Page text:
Child B12 Follow-up
This is an extended follow-up of 600 Nepali children enrolled in a previous Vitamin B12 supplementation trial. It aims to assess the effects on neurodevelopment and growth 1 and 2 years beyond supplementation.
The effect of vitamin B12 supplementation on growth and neurodevelopment in Nepali children after one and two years - extended follow up
Vitamin B12 is involved in the metabolism of every cell and has a key role in the functioning of our nervous system. Vitamin B12 deficiency is one of the most common micronutrient deficiencies worldwide and can occur at all ages. An association between vitamin B12 deficiency with neurodevelopment and child growth has been reported with potentially irreversible impairments. It is therefore important to study to what extend an improvement in vitamin B12 status in children also improves developmental outcomes, and which populations potentially benefit the most.
The first 1 000 days of life, starting at conception, represents a particular vulnerable period for neurodevelopment and growth. The timing of a nutritional deficiency during these 1 000 days may have differing effects on different functions and areas of the nervous system. It is thus important to study at which age supplementation might result in improved functioning on different sub-scales of development and to assess if effects persist after the end of supplementation.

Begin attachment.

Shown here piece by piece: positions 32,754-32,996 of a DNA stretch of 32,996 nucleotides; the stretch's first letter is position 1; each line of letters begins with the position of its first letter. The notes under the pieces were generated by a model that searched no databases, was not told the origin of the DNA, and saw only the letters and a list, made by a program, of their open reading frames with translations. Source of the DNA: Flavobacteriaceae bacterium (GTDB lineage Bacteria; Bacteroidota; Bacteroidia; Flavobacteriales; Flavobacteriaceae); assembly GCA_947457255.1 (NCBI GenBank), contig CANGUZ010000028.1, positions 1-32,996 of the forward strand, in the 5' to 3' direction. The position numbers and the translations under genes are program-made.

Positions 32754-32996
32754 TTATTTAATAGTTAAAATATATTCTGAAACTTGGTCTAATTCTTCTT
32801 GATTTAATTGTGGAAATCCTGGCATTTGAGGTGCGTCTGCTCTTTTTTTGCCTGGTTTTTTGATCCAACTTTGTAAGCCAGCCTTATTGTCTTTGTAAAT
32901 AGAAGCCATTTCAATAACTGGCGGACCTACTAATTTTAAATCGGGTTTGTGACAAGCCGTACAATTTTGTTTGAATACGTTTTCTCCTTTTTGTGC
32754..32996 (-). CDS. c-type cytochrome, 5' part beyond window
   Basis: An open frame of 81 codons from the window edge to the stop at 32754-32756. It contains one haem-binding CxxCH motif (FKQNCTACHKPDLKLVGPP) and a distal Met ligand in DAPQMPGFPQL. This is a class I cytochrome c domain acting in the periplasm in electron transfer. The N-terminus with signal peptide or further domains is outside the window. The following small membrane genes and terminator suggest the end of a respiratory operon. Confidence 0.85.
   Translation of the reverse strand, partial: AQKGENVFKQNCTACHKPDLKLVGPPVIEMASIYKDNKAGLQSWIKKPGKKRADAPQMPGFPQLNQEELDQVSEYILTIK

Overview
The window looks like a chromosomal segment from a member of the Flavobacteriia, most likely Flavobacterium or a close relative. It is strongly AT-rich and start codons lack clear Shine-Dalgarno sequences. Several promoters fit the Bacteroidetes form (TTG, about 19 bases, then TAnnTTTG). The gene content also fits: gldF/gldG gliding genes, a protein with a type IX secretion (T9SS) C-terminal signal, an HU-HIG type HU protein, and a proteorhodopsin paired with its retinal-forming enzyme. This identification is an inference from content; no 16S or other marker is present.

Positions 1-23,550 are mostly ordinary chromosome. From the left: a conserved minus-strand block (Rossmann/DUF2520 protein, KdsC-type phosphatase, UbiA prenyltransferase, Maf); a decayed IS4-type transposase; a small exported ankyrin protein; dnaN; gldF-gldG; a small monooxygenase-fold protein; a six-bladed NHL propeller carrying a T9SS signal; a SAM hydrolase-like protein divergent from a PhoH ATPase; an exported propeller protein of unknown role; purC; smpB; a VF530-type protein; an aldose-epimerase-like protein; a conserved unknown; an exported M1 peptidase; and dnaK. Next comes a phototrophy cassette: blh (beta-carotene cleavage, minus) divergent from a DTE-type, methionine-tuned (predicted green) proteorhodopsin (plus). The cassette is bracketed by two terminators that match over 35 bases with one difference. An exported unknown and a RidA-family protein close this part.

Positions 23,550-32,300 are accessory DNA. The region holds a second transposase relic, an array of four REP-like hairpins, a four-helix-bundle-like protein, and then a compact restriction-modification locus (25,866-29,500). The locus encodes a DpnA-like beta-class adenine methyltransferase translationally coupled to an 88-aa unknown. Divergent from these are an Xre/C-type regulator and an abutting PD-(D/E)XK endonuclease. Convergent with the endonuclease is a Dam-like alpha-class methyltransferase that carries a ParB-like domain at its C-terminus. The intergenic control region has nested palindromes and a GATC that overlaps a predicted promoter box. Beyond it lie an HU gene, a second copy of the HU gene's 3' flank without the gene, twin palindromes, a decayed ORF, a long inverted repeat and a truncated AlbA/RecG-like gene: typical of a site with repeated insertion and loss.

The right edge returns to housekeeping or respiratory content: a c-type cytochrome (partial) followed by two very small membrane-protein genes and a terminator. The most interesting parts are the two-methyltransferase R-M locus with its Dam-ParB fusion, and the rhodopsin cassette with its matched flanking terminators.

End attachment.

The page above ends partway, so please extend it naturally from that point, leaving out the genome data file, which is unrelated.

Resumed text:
This study is a follow-up of an ongoing randomized placebo-controlled trial. In total, 600 Nepalese children were enrolled at age 6-11 months, and half of them received 2µg of vitamin B12 supplementation daily for 1 year. The trial aims to assess improvements in neurodevelopment and growth after one and two years after the end of supplementation. It will provide information expanding on that being provided by the CISMAC study on vitamin B12 supplementation during pregnancy. These studies combined will be the most comprehensive study on the effects of vitamin B12 supplementation throughout the most vulnerable period of life. The results can be used to guide national and international nutrition recommendations.
Tor Strand, Innlandet Hospital Trust, and University of Bergen, Norway
Laxman Shrestha, Tribhuvan University, Nepal
Manjeswori Ulak, Tribhuvan University, Nepal